B.K. Mukherjea, J.
1. This is an appeal on behalf of the plaintiff, and arises out of a suit commenced by him against the defendant Bank for recovery of a sum of Rs. 46 and annas odd, alleged to be due to him as dividend on certain preference shares held by him, on a declaration that a resolution of the Managing Committee dated 20th September 1934 as well as another resolution passed at an extraordinary general meeting of the share-holders, held on 30th September 1934, under which the payment of the said dividend was refused, were illegal and ultra vires. To appreciate the various points raised in the case, it is necessary to set out the material facts briefly : The defendant Bank is a Co-operative Institution which is governed by the Co-operative Societies Act of 1912. It is a mixed type of society and its members are partly other affiliated societies, registered under the Act, and partly individuals who are called preference share-holders. At an annual general meeting of the share-holders of the Bank held on 29th July 1934, it was resolved that out of the profits available for distribution for the year ending 30th June 1934 which amounted to Rs. 21,803-8-4, a sum of Rs. 3500 be carried to the Reserve fund, and out of the balance, a sum of Rupees 755-14-0 be paid as dividend to the preference share-holders. The plaintiff says, that in accordance with this resolution, the dividend payable on the 30 preference shares held by him came up to Rs. 46 odd. He asked the Secretary to pay this amount but his demand was refused. The Bank resisted payment of the dividend on the ground that the major portion of the assets shown in the auditor's report was illusory, and the real profits were not even sufficient to meet the expenses of the society. The Committee of management accordingly moved in the matter, and on the strength of its resolution passed on 20th September 1934 an extraordinary general meeting of the share-holders was held on 30th September following, which rescinded the earlier resolution passed on 29th July 1934.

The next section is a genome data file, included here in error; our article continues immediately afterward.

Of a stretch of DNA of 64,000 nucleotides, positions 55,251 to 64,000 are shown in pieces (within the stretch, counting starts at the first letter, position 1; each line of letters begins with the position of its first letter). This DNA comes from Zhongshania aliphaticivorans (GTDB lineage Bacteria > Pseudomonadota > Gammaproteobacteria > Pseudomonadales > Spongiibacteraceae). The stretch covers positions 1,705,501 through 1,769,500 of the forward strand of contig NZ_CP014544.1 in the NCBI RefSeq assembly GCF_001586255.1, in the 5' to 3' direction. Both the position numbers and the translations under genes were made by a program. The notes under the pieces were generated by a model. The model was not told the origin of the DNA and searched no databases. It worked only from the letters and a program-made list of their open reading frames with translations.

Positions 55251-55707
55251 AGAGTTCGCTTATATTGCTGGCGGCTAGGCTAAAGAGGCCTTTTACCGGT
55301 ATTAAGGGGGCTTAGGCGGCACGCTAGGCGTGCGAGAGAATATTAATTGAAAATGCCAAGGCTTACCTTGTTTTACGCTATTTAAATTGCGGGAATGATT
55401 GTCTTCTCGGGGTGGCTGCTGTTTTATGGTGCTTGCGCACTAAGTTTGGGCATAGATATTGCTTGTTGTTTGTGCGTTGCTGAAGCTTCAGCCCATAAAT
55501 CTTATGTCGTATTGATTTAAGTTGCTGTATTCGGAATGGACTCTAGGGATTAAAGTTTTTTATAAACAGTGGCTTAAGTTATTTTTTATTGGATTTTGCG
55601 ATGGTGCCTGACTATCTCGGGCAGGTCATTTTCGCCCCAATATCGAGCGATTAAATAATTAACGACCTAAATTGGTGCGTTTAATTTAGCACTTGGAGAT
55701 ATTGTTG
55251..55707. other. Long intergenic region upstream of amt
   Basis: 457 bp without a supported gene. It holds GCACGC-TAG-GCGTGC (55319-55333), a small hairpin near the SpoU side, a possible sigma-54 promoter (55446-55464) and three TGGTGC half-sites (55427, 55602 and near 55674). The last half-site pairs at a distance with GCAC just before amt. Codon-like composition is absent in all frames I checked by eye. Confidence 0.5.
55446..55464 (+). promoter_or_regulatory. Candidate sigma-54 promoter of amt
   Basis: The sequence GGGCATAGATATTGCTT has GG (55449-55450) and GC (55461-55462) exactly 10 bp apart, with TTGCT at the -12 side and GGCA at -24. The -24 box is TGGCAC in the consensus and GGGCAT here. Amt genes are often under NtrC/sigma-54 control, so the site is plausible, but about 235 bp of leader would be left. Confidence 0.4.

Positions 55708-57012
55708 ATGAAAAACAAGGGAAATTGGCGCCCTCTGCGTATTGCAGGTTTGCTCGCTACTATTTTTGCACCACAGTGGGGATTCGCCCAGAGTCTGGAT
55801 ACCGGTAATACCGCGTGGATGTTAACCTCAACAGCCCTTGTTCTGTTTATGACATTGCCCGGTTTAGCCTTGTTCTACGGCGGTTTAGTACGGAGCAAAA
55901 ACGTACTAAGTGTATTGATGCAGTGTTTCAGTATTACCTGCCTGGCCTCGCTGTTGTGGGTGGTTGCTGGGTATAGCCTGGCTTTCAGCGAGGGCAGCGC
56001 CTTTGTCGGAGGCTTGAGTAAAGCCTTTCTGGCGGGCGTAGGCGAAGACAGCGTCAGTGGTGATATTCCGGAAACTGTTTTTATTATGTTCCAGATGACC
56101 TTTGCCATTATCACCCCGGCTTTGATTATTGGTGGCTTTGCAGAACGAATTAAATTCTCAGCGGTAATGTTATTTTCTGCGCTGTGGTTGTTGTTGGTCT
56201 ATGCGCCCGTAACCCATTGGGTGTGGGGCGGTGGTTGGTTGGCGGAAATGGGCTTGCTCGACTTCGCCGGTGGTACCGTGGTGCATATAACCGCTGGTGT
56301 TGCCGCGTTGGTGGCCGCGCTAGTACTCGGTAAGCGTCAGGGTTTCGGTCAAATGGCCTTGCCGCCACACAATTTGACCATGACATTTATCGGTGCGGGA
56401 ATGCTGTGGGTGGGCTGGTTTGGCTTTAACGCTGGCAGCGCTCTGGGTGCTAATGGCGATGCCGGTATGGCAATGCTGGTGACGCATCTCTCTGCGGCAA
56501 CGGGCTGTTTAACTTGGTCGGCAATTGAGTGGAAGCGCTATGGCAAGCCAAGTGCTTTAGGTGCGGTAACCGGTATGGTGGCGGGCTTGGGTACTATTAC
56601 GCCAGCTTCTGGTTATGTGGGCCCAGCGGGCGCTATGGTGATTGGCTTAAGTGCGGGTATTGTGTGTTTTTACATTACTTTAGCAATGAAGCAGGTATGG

2. The plaintiff challenges the legality of this subsequent meeting of the shareholders, as well as that of the previous resolution passed by the Committee of management. His allegations are, that the Committee of management, was not duly constituted according to law, inasmuch as it included persons who were not members of the Co-operative Society, and were not elected in the manner contemplated by Rule 13 (1), Co-operative Rules framed by the Local Government. It is also contended, that bye-law (28) of the defendant Bank, under which the Board of Directors purported to be constituted, was illegal and ultra vires of the Cooperative Societies Act. Lastly it is said, that the extraordinary general meeting held on 30th September 1934 was not properly convened, and its proceedings were vitiated by various irregularities and non-compliance with the provisions of law. The defence of the defendant Bank in substance was that the suit was not triable by the Civil Court, and the remedy of the plaintiff, if any, lay in filing a dispute before the Registrar under the provision of R. (22). It was urged in the next place that as the Government auditor, in his audit report, had reported that a considerable portion of the profits was not realizable, no dividend was payable without the sanction of the Registrar under Rule 28 (3) of the Government Rules. The defendant further contended that the Board of Directors was properly constituted in accordance with bye-law (28), which was neither illegal nor ultra vires, and there was no irregularity in the extraordinary general meeting of 30th September 1934, which cancelled the earlier resolution of the shareholders.
3. The trial Court negatived all these defences, and gave the plaintiff a decree. On appeal the decision was modified by the lower Appellate Court. The Sub-Judge has held inter alia that the suit was triable by a Civil Court, and the resolution passed at the annual general meeting on 29th July 1934 was perfectly legal. He has given the plaintiff a declaration that the constitution of the Board of Directors for the year 1932-33 was illegal, and the resolution passed at the extraordinary general meeting on 30th September 1934, which was convened by the said Board was ultra vires. He has however dismissed the plaintiff's claim for dividend on the ground that the auditor's report showed that a portion of the profits was not recoverable and as such no dividend could be paid without the sanction of the Registrar, as provided for in Clause 28 (3) of the Government rules. It is against this decision that the present second appeal has been preferred. The defendant Bank has also filed cross-objections.